Successful implementation of measures to enact a structurally balanced budget and reduce accumulated budget liabilities may lead to positive rating action. 


The downgrade on the GO bonds of the state of Illinois to 'BBB+' from 'A-' reflects the deterioration of the state's financial flexibility as its budget stalemate continues deep into the current fiscal year. With the national economic expansion now extending into a sixth year, Illinois has failed to capitalize on economic growth to restore flexibility utilized during the last recession or to find a solution to its chronic mismatch of revenues and expenditures. Once again, the state has displayed an unwillingness to address numerous fiscal challenges, which are now again increasing in magnitude as a result.

Temporary increases in personal and corporate income tax rates in place for four years, from January 1, 2011 through December 31, 2014, closed or partially closed the budget gap across five fiscal years. However, with their expiration, and the failure to enact a spending plan within expected revenues, the budget gap has ballooned. As a result, the state finds itself with a current operating deficit, structural budget deficit, cash crunch that is now causing a delay in pension system contributions, and accumulation of accounts payable that approaches its highest level at the depth of the recession. As the fiscal year progresses, fewer options remain for closing the gap on a current year basis, pushing the potential solutions into fiscal 2017.


The current budget stalemate follows a fiscal 2015 when a significant gap was closed primarily through the use of one-time fund sweeps rather than on-going spending or revenue action. The enacted budget for fiscal 2015 relied on approximately $2 billion in one-time revenues to achieve balance, given the anticipated expiration of the temporary taxes half-way through the fiscal year. These included interfund borrowing, use of prior year surplus to prepay fiscal 2015 Medicaid expenses, underfunding of specific budget line-items, and an increase in anticipated accounts payable.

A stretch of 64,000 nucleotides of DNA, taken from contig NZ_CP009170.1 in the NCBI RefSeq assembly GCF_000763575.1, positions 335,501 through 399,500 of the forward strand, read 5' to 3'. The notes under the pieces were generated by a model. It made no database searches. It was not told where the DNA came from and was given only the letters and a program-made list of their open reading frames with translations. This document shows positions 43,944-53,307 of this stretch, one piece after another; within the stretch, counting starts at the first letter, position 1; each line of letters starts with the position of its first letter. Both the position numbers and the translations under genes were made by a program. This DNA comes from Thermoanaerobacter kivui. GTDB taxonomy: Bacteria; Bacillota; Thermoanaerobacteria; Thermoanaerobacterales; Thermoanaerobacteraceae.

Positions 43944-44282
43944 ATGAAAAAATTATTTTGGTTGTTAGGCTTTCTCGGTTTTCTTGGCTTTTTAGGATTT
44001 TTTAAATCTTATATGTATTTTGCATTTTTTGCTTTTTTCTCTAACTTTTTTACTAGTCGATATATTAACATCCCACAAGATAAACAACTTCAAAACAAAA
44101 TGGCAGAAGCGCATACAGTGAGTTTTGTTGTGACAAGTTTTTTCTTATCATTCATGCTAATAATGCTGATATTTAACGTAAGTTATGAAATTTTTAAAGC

Upon taking office in January 2015, and finding a budget gap that was larger than expected, the current administration proposed, and the legislature enacted, an additional $1.3 billion in fund sweeps and approximately $300 million in budget reductions. However, the lack of a structural solution in fiscal 2015 left the state in a weak fiscal position in developing the fiscal 2016 budget. 


The governor and state legislature have not come to agreement on a spending and revenue plan for the current fiscal year, which began July 1, 2015, for which there is a large projected deficit that reflects the full-year impact of the temporary tax expirations.

Despite the absence of an enacted budget, due to continuing and permanent appropriations, court orders and consent decrees, and an enacted appropriation for schools, the state is spending approximately 85% of its budget at the fiscal 2015 enacted rate during the budget impasse. Continuing to spend at this rate, without further appropriations or other changes, is forecast to lead to an annual operating deficit of approximately $2.1 billion, or 6.8% of forecast revenues. This deficit would most likely be addressed by an increase to the accumulated accounts payable balance.

Fitch believes that this deficit figure is likely to be higher, as it incorporates the state withholding $5.9 billion in spending for universities, the group health insurance program, and a variety of other programs, some of which would ultimately have to be covered with state revenue. The state notes that it has already taken approximately $1 billion in actions to reduce spending and reallocate funds to the general fund.